Robust client state? How/where to store?


#1

Imagine you’re taking an online exam, and spend 2 hours answering questions, then your system decides to turn itself off to install updates, or your browser crashes, or your cat walks on the keyboard and reloads the page. Everything is lost when you go back to the page. Time to demand a refund and use another company.

How, as Ember / Ember.data developers, should we prevent this from happening? How do we get robust state in the client?

Another similar example is this one about shopping carts

Use the URL

The current situation seems to be assuming everything in the app can be rebuilt from the URL, either by query params or by re-loading external data.

I don’t think the URL and query params are appropriate for large amounts of data. I also find query params really ugly when they’re not used to control a query, but that’s personal preference.

Sending all updates immediately to the server isn’t the architecture we want. We want to use the client’s local storage, for client robustness and latency, and lower server throughput.

Store locally, commit later

Instead we want to use client state to roll those requests into one big update later, once the data is ready to submit (once the exam is completed).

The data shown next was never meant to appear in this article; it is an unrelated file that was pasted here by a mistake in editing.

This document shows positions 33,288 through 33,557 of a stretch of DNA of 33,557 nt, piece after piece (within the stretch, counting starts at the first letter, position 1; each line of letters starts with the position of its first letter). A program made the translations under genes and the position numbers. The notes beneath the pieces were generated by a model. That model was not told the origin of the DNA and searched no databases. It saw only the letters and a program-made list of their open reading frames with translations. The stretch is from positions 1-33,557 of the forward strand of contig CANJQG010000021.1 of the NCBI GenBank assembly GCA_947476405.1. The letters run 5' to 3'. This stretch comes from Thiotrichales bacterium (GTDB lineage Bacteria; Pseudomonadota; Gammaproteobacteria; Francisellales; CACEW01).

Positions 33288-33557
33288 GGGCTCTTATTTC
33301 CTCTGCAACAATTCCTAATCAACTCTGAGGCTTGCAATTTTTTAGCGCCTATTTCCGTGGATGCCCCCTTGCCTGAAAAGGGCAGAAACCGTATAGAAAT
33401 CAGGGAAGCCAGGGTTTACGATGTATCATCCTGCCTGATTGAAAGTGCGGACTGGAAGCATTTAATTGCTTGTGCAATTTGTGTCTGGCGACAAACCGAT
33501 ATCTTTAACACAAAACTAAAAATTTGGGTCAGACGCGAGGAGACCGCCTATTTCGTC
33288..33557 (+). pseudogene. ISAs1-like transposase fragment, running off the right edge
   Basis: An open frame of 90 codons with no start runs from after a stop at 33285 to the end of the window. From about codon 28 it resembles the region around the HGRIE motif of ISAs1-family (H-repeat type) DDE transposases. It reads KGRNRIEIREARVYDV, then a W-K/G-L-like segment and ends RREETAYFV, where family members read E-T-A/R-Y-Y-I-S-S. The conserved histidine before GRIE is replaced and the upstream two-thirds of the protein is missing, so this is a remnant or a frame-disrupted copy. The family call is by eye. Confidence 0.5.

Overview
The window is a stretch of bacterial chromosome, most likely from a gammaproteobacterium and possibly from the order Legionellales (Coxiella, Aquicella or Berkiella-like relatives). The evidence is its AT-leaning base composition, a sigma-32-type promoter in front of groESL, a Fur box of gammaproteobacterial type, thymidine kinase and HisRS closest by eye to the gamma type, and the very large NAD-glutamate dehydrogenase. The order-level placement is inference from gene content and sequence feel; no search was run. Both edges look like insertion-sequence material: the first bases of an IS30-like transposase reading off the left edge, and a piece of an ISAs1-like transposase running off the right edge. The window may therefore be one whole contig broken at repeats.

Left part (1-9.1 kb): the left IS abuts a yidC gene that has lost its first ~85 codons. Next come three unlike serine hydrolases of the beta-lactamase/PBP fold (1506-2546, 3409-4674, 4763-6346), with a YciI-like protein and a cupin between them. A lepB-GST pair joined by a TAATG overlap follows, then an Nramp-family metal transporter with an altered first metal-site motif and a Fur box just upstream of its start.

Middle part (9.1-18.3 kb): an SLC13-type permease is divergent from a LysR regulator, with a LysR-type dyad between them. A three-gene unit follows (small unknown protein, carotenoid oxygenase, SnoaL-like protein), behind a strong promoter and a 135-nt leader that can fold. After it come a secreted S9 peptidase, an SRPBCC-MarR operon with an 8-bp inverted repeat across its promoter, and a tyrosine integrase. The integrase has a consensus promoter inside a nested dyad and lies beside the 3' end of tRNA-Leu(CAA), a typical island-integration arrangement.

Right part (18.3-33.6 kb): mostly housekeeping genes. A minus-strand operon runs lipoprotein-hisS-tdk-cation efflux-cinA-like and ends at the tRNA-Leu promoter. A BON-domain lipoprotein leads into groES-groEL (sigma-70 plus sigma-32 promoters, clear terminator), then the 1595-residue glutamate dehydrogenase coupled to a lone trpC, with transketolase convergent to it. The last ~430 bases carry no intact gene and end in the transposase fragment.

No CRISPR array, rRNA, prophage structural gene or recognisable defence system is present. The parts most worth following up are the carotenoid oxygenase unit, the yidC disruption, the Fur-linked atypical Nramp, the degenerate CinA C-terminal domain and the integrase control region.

In practice that means storing the exam responses (e.g. a hash of question ids and selected answer ids, or text) in the client until the user clicks mark exam.

A survey or feedback form might work differently here, wanting to report data to the back-end immediately, to allay abandonment, but we don’t need that, and can have a single post request.

Ideally in this case the ember store would not be flushed when the page is reloaded. Since it is, I’m trying to find a good, or at least working, alternative.

Make pending models with the local storage adapter

I’m trying now, after failing with ember-local-storage, to build the exam (form) using normal ember-cli/ember.data pages and models, with the ember.data localstorage adapter, then once the user finishes the exam it’ll build up and submit a set of duplicate (or very similar) models backed by the rest-adapter.

This seems like a lot of extra work? Is it normal?

Could ember.data, or a new adapter, handle it?

It seems like ember data models have two states: ephemeral (updated or new) or saved-to-backend? There could be a 3rd state: persisted on client (local storage), which could replace the ephemeral state in the same way that some apps write to disk instead of to memory?

In my case that’d mean an adapter pointing at the rest api as normal, but also saving itself to local storage (and being able to restore from it) up until submission to the rest api. Whether this should be automatic (work by default) or invoked by the app (more performant) isn’t clear, but both are probably possible?

Does that sound like it could work, or maybe someone has another idea? Or there’s an addon already?

Does it matter?

Ember’s marketing says it’s for making apps that compete with native clients.

I’d argue that native clients use local storage to be responsive, with good performance and availability despite network or server problems, and patching over reloads and browser crashes is part of this?

I seem able to answer a lot of my own questions by saying “store in the server”, but that’s forcing one architecture on all applications. Is that expected, or is this a real problem?


#2